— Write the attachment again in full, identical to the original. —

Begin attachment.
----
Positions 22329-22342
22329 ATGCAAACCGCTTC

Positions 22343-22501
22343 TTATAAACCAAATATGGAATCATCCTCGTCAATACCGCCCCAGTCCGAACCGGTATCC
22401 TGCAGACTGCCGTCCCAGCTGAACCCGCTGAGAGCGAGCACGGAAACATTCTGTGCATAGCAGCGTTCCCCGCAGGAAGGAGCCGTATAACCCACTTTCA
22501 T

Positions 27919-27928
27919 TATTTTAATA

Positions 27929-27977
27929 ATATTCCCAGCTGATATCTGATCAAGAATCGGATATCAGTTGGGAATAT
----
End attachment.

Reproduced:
Positions 22329-22342
22329 ATGCAAACCGCTTC

Positions 22343-22501
22343 TTATAAACCAAATATGGAATCATCCTCGTCAATACCGCCCCAGTCCGAACCGGTATCC
22401 TGCAGACTGCCGTCCCAGCTGAACCCGCTGAGAGCGAGCACGGAAACATTCTGTGCATAGCAGCGTTCCCCGCAGGAAGGAGCCGTATAACCCACTTTCA
22501 T

Positions 27919-27928
27919 TATTTTAATA

Positions 27929-27977
27929 ATATTCCCAGCTGATATCTGATCAAGAATCGGATATCAGTTGGGAATAT